The U.S. Department of Labor (DOL) is reaching out to employers, teens and parents in the Southeast in an effort to protect teen workers as the summer hiring surge approaches.
Southeast employers were assessed more than $2.8 million in penalties from federal child labor law violations from 2020 to 2022, according to the DOL. Further, child labor law violations have risen 68% since 2018.
From fiscal year 2020 through 2022, the DOL Wage and Hour Division conducted more than 500 child labor investigations affecting nearly 2,900 minors in Alabama, Florida, Georgia, Kentucky, Mississippi, North Carolina, South Carolina and Tennessee.
Some violations involved teens suffering life-changing injuries
These violations were “most commonly found in the restaurant, retail, construction and amusement industries, but recent violations in the Southeast auto manufacturing and meat processing industries are alarming.”
Part of the Wage and Hour Division’s focus on enforcement of child labor regulations is intended to prevent life-changing injuries such as those suffered by:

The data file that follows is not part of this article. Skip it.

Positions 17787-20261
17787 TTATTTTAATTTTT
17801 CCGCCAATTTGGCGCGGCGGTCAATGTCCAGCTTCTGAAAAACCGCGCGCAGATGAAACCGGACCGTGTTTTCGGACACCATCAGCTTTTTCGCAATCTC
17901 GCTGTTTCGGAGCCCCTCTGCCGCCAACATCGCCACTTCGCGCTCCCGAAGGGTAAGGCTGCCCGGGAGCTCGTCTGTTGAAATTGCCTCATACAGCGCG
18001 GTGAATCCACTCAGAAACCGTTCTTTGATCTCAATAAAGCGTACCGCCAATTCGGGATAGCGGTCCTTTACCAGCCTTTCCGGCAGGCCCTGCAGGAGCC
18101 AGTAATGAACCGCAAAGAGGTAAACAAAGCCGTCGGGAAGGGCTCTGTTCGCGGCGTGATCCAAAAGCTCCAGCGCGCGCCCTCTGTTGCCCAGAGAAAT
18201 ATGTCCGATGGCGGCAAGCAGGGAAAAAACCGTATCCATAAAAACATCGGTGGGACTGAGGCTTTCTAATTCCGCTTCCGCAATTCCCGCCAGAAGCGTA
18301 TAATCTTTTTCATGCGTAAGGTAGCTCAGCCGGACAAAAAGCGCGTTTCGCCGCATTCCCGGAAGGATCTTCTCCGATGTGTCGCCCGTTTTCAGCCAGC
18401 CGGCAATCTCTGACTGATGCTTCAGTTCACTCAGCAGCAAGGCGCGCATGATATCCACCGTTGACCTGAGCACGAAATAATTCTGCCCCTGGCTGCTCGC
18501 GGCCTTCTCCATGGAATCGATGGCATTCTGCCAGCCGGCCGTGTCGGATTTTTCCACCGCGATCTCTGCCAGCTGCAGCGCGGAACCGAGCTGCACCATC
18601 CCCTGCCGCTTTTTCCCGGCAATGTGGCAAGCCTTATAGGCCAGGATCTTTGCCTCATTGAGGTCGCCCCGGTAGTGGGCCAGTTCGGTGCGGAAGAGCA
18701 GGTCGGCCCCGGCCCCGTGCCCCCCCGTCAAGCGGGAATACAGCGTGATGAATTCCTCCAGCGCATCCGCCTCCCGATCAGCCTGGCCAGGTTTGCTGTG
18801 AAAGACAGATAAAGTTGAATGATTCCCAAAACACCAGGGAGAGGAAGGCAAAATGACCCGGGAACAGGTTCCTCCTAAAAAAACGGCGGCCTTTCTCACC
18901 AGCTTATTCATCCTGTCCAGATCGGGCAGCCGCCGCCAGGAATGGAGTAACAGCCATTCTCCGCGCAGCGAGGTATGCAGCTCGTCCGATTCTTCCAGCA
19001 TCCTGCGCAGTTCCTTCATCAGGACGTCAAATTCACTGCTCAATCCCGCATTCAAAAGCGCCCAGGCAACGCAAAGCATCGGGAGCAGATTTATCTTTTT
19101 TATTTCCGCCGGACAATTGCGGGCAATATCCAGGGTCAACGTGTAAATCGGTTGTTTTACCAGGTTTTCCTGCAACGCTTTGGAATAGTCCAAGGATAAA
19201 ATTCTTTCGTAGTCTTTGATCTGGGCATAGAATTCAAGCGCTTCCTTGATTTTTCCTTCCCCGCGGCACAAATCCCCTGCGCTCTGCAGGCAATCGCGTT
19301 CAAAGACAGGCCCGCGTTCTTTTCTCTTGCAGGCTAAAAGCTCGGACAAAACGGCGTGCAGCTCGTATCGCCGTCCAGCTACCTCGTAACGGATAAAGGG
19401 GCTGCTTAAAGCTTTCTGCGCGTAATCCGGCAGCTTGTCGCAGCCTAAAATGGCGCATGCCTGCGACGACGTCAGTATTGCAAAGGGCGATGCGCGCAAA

- an underaged worker in Florida illegally employed to work on a roof, and
- hot oil burns sustained by an underaged McDonald’s worker illegally assigned to use a manual fryer in Tennessee.
“Unfortunately, we sometimes learn that an employer violated the law only after a child suffers an injury,” said Wage and Hour Division Regional Administrator Juan Coria. “Failing to comply with the laws that protect minors’ safety is irresponsible and illegal.”
Upcoming webinar is for employers, teens, parents, school reps
As part of its effort to combat violations, the Wage and Hour Division is holding a webinar regarding child labor regulations on April 26 from 10 a.m. to 12 p.m. EDT for employers, teen workers and their parents, school representatives and other stakeholders. This webinar is free but registration is required.
The webinar includes a panel discussion with representatives from the Wage and Hour Division; Tennessee State Department of Labor; Safety, Health, Environmental Services at Georgia Tech; Georgia Restaurant Association and the Consulate of Guatemala.
“The U.S. Department of Labor is determined to prevent child labor violations and to stop employers from jeopardizing the safety of young workers or harming their ability to keep up with their schooling,” Coria said. “We encourage employers, young workers and their parents and others to contact us with questions about federal child labor laws.”
For more information about federal child labor laws contact the Wage and Hour Division by phone at 866-4US-WAGE (487-9243) or visit its YouthRules! website.